Identical to freshly hatched Brine Shrimp – your fish will never know the difference! Ideal for delicate fish, fish fry, and invertebrates. Stays buoyant for longer feeding time. A convenient alternative to cumbersome and time-consuming brine shrimp hatching systems. For freshwater and marine fish. 100% baby brine shrimp (Artemia nauplii).

    Once again, Ocean Nutrition is leading the innovation wave by introducing a revolutionary food concept: Instant Baby Brine Shrimp.

    Baby Brine Shrimp (nauplii of Artemia salina) are widely used in the aquarium hobby as food during the first stages of many delicate fishes and as food for many invertebrates.

    Until today, there has been little or no progress in the use of Baby Brine Shrimp in the hobby. The whole process of hatching the brine shrimp cysts at home is cumbersome, noisy, and messy. More often than not, not everybody in the household is pleased with the setup. Also, for reasons typically due to sub-optimal storage and handling of the cysts, many of the hatching results are often extremely low. The hatching takes 24 hours and it can be a problem to match this timing with the moment the fry need their first meal.

    This is all over now. Ocean Nutrition has developed the Instant Brine Shrimp, a revolutionary product that allows you to use Brine Shrimp when and where you need them. The product consists entirely of sterile newborn nauplii in a water solution. Nothing else has been added, no preservatives or colorants. The product is natural, as if you would have hatched the Brine Shrimp yourself.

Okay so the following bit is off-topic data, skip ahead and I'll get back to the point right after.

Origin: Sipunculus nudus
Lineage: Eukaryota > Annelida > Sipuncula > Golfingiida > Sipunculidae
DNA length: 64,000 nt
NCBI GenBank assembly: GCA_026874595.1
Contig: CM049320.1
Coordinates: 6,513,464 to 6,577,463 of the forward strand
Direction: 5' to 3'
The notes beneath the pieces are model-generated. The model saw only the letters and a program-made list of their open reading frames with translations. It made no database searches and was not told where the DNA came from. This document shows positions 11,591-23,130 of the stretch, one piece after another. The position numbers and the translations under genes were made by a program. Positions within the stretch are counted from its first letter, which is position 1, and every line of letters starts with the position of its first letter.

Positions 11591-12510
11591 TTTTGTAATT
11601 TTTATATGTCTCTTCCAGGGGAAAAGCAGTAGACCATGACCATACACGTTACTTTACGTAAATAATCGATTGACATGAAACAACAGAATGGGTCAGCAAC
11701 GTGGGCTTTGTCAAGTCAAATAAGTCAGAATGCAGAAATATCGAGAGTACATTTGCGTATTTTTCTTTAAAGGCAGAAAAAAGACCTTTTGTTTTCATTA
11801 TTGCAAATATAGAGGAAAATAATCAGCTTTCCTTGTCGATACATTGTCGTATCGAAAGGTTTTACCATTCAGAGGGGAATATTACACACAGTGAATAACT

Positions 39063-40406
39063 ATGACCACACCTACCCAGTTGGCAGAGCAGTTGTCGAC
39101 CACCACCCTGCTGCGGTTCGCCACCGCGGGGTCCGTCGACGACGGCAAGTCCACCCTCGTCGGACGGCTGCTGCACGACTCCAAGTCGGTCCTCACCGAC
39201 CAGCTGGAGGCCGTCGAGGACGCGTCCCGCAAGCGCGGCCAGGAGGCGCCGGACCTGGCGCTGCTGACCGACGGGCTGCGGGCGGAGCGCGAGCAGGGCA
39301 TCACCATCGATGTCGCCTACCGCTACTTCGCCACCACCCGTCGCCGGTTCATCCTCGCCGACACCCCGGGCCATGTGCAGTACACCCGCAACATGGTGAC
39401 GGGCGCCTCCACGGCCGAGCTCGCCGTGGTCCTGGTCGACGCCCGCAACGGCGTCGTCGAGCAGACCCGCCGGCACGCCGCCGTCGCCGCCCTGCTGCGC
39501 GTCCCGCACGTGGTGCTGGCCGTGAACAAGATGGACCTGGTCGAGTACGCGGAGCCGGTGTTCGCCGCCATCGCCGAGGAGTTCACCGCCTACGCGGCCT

The product can be kept and stored at room temperature for many years, as long as the container is not opened. Once open, the product needs to be kept cool in the refrigerator and can be kept for up to 6 weeks, like the Baby Brine Shrimp you would have hatched yourself. The packaging of the product has a metal cover clearly showing whether or not the product has been opened, to avoid any surprise. It contains a net weight of over 20g (0.7 oz.) drain weight, or in excess of 1.5 million nauplii.

    Okay, Don, that’s the rundown on the Instant Baby Brine Shrimp by Ocean Nutrition. It should work well for your new red banded pipefish (Doryrhamphus dactyliophorus) but use it sparingly because it’s very easy to overfeed.

    If it’s not available from any of your local fish stores, you can purchase the Ocean Nutrition “Instant Baby Brine Shrimp” online from Drs. Foster and Smith for a cost of about $10 from the following website (just copy the following URL, paste it in your web browser, and press the “Enter” key, and will take you directly to the right webpage for the Instant Baby Brine Shrimp: